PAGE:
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Sira makes a confident return to school after life-changing surgery

She’s a courageous six-year-old. Sira has the confidence to go to school after receiving life-transforming surgery from a surgical charity.

Sira, a bright and intelligent girl from a rural community in south-west Senegal did not want to go to school due to the jeering and staring she received from classmates because of her condition, a result of malnutrition. Her legs started bowing when she was four years old.

More than once, Sira came home from school crying about being mocked for her condition.

But her father Ibrahima would insist she keep going and emphasised the need to get a good education.

Ibrahima, a farmer and shop owner, felt his limited education had held him back in life.

He said: “I knew if she had an education, then it wouldn’t matter what her legs were like. When you don’t have an education, you can’t get a good job. You can’t support yourself and your family.”

He told her to ignore the stares and taunts, but it was difficult for Sira.

Her mother Binti said: “I was always worried because her friends would laugh at her. Sira was always so friendly, but when people started staring, she became so shy. She wasn’t happy.”

Binti had been trying to find ways to make her daughter feel better ever since her condition developed. “It wasn’t enough,” she admitted.

The numerous medical visits were also straining the family’s finances as they did not have a steady source of income to cover the medical bills.

“I said, ‘When God is ready, he will cure her,’” Ibrahima recalled.

Two years later, Ibrahima found out through the radio about international charity Mercy Ships offering free surgery for conditions like Sira’s.

He said: “We have our neighbour who had already been there, and their child was totally cured.”

Sira underwent screening and was selected to receive surgery. As her father had to stay to tend to his farm and her mother had to look after Sira’s younger siblings, Sira’s grandmother Diaite accompanied her for surgery on the hospital ship docked in Dakar, travelling over 12 hours to get there.

After successful surgery, Sira undertook a 12-week rehabilitation journey which included relearning how to walk and rebuild the strength in her legs.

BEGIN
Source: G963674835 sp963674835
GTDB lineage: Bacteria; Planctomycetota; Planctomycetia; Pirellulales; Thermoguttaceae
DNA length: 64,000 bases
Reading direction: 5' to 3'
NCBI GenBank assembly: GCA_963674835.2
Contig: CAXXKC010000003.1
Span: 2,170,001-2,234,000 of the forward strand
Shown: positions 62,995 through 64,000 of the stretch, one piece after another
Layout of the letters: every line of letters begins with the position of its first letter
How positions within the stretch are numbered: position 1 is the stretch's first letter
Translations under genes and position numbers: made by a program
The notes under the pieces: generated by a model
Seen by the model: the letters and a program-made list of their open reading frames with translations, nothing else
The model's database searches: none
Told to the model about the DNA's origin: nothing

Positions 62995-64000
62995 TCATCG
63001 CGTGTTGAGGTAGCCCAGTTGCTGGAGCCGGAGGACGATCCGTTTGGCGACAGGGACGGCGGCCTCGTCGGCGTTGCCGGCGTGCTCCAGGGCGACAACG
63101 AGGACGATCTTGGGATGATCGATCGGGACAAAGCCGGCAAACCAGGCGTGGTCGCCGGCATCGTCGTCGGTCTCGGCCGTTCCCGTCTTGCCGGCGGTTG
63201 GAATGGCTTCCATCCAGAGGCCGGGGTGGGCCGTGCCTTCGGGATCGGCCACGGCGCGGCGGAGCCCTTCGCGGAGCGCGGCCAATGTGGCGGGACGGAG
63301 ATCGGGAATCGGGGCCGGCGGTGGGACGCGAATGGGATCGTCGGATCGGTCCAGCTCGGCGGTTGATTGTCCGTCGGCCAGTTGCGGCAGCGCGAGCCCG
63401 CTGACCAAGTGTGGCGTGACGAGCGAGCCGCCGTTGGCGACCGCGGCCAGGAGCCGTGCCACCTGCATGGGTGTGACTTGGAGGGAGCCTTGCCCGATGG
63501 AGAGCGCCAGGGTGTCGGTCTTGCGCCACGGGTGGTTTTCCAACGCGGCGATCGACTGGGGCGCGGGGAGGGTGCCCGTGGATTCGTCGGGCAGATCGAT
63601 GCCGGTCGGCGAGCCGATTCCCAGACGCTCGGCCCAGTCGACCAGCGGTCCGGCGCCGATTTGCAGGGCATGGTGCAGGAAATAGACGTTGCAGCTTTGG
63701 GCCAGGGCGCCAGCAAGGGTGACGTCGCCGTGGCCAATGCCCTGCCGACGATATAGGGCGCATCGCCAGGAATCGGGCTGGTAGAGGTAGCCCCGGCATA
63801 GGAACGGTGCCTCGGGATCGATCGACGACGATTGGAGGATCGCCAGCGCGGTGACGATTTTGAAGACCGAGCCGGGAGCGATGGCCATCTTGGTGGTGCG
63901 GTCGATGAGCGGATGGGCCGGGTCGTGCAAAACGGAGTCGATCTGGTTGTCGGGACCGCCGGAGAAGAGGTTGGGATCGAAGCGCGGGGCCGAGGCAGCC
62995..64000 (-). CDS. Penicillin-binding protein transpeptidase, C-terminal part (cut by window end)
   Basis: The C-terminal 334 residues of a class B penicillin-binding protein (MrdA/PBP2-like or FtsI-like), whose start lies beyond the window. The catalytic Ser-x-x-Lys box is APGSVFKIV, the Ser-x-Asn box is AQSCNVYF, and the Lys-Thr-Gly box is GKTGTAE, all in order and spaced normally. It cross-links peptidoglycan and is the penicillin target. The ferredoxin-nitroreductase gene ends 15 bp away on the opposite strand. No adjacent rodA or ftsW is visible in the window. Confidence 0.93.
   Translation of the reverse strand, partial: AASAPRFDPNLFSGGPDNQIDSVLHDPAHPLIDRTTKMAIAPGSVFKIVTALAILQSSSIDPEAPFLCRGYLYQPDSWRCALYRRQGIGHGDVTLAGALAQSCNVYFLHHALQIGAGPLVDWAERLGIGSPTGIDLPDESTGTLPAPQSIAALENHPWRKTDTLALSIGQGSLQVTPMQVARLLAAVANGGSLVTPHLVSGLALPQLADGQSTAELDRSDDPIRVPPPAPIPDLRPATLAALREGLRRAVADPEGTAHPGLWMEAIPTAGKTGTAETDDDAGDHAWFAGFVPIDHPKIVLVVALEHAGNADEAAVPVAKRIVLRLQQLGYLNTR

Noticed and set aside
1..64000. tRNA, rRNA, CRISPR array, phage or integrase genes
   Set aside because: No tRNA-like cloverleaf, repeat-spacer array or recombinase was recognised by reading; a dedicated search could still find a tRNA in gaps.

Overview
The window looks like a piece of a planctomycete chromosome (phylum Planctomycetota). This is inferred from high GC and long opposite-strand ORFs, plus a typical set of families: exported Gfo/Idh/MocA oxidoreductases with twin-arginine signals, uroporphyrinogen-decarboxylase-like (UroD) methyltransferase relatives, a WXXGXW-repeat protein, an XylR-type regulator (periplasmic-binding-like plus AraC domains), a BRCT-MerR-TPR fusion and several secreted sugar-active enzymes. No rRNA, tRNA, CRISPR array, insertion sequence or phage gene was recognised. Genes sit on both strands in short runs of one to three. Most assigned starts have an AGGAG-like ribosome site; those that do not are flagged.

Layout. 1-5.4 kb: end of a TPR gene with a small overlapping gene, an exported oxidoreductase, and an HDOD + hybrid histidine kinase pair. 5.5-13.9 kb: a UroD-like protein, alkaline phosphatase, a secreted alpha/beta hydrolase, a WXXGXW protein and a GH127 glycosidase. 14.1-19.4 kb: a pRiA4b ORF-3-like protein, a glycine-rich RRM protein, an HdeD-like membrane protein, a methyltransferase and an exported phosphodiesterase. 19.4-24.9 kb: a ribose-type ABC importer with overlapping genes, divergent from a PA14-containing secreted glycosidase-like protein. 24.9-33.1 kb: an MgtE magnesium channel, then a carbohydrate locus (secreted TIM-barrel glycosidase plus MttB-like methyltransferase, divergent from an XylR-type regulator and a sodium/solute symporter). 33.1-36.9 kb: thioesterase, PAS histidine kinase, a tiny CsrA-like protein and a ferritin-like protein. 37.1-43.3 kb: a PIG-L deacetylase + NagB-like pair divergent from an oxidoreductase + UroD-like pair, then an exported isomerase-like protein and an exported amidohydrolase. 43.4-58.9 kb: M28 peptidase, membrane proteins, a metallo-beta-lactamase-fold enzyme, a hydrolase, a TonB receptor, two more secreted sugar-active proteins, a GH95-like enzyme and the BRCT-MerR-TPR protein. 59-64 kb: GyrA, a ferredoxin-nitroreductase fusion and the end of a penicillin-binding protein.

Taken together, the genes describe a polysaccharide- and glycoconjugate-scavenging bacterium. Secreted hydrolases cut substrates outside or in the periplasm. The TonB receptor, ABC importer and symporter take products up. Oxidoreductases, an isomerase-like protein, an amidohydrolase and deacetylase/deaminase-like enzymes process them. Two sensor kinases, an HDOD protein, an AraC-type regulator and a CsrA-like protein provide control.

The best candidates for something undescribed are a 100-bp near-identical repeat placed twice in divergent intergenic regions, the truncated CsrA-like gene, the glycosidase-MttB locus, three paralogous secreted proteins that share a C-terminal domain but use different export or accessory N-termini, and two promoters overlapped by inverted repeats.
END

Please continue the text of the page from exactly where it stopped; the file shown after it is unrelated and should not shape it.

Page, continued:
Rehabilitation team leader Dean Hufstedler started her on bed exercises, and then progressed to exercises on a walker. He said: “I remember Sira because when we would explain what we wanted her to do, she just swung her legs off the side of the bed and slipped her feet down to the floor, grabbed onto that little walker, and just took off.”

The ship crew observed that after every rehab session, Sira insisted on tying her own shoes. She was determined to do it herself, refusing help, with a quiet confidence and smile, intent on accomplishing each set of exercises on the path to healing completely.

It was this remarkable determination and resilience that sped Sira’s healing process along.

Her grandmother continually kept her worried parents updated.

Diaite said: “I called them every day and told them not to worry. The people here [on the Africa Mercy] were taking good care of us, we had food, we had a place to stay, and Sira was getting help.”

After three months Sira returned to her village, to the delight of her family.

Sira immediately went back to school when she returned. Her experience now is much more positive, to the relief of her parents.

Her parents believe her healing will allow her to reach her full potential.

Binti said: “If she studies hard, she will succeed and she will help herself and people around her. I used to think that her legs won’t change her entire life, but God helped us.”


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